If applicants of color were approved at the same rate as White applicants in the same age bracket and income group, the number of approved mortgages to borrowers of color would increase by 330 annually in the Bay Area. Denial rates are higher for borrowers of color, but that has long been explained by lower credit-worthiness. When adjusting for credit-worthiness metrics, denial rates for borrowers of color are still higher. 

The racial wage gap narrowed for Black and Asian workers from 2019 to 2021 – but for Hispanic/Latinx workers, the inverse occurred, widening from $20B to $24B in potential wages if they earned as much as their White counterparts.

Steps on the Path Toward Racial Equity

To truly bridge the deeply entrenched divides and to unlock the economic opportunity of achieving racial equity will require new policies, new investments, and new strategies. Most importantly, it requires racial equity to become the primary criteria in decisions made by both business and government. 

Key public sector policy considerations include:

1. Employer Pay Transparency and Pay Audits 

There is a growing movement toward pay transparency policies. In California, recently passed Senate Bill 1162 requires pay scales to be listed in job postings and requires private employers with over 100 employees to disclose median and average wages by race, ethnicity, and sex within job categories. Outside of policy mandates, many companies have made voluntary efforts to create greater understanding of any wage gaps through wage audits.

2. Improved Access to Mortgages 

Several programs have been implemented around the region that provide down payment assistance to first-time homebuyers. At the state level, multiple California lawmakers have proposed a bond issuance of $25 billion to fund silent, no-interest second mortgages for homebuyers that would be repaid when the home is sold. At the regional level, similar programs could be created through the Bay Area Housing Finance Authority to support first-time homebuyers. Greater access to capital may allow for more mortgage applications from households of color, but it does not address bias in lending practices. Policies that boost credit scores – requiring credit agencies to factor in rental payments in credit scoring, for example – and seek to eliminate biases in mortgage application review must accompany policies that provide capital to potential homeowners.

3. Encouraging Wealth-Building Activities

In addition to disparities in housing and income, there are also racial differences in access to factors 

that affect wealth-building, such as education and entrepreneurship. Many geographies have created programs that provide small business supports in underinvested communities, while others have formed funds that provide capital to real estate development firms owned by people of color. A long-term strategy might include wealth-building accounts at birth, often referred to as baby bonds, which have been implemented in various forms in Connecticut, New York City, and Oakland. A regional approach to baby bonds could take best practices from these programs and scale a solution to the generational racial wealth divide.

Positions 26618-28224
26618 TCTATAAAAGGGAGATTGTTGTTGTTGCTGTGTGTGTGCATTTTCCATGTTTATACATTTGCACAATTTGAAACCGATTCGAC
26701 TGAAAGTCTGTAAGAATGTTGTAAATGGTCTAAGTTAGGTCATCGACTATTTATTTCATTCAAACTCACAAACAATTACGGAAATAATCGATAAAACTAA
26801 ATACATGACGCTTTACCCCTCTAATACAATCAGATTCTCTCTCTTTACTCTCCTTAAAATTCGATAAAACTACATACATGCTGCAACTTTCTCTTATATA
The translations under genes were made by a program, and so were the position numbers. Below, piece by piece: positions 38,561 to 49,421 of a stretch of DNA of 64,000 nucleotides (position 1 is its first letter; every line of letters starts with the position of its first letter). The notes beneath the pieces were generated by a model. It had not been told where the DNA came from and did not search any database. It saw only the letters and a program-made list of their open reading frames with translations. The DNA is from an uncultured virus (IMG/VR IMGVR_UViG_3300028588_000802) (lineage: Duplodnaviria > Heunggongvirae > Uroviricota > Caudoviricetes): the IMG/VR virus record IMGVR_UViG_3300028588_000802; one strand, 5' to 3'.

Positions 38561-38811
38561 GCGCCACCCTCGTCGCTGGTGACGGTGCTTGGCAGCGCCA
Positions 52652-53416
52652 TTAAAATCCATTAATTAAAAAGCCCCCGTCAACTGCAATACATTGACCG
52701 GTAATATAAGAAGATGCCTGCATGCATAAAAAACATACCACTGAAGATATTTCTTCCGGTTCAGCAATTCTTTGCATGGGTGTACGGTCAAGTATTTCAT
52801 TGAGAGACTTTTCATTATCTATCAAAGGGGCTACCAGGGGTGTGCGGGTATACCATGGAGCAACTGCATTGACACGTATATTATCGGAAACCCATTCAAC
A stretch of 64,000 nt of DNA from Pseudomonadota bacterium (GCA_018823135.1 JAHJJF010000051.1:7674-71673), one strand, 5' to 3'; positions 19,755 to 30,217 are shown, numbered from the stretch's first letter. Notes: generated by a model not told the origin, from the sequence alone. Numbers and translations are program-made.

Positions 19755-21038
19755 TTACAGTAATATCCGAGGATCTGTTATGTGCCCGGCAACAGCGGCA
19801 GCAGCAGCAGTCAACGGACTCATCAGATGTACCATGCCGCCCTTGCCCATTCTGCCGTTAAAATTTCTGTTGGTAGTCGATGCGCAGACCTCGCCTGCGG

Key private sector considerations include: 

1. Connect to Diverse Talent Pipelines and Support Equity in Education 

In the Bay Area, several efforts are underway at individual companies to connect to more diverse talent pipelines, both today and in the long term. First, apprenticeship programs in technology and professional occupations are gaining popularity as they remove an educational barrier to entry that is present for many high-paying office jobs. Second, employers are working to ensure that community college curricula are aligned with the skill needs of the region’s employers. Lastly, multiple Bay Area companies provide philanthropic support to direct-service K-12 education organizations embedded in the community, schools with programs that support students in a path to college, and organizations that advocate for statewide education finance reforms. 

2. Formalize Equity Benchmarking across Private Sector 

An understanding of how a company ranks against peers on equity metrics can drive better performance and outcomes related to equity. Given the Bay Area’s large number of major employers, a racial equity index that provides employers with an equity score on metrics such as hiring, promotions, corporate philanthropy, workplace inclusion, and supply chain sourcing could spur more equitable corporate practices in the region. 

3. Equity-Focused Community Investment Fund 

With so many different businesses engaged in an array of diversity, equity, and inclusion activities, creating better coordination within the private sector itself has become necessary to bring solutions to scale. A centralized fund or community development public-private partnership could solve this issue and bring additional businesses and investment to equity initiatives.

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Read the Report (PDF)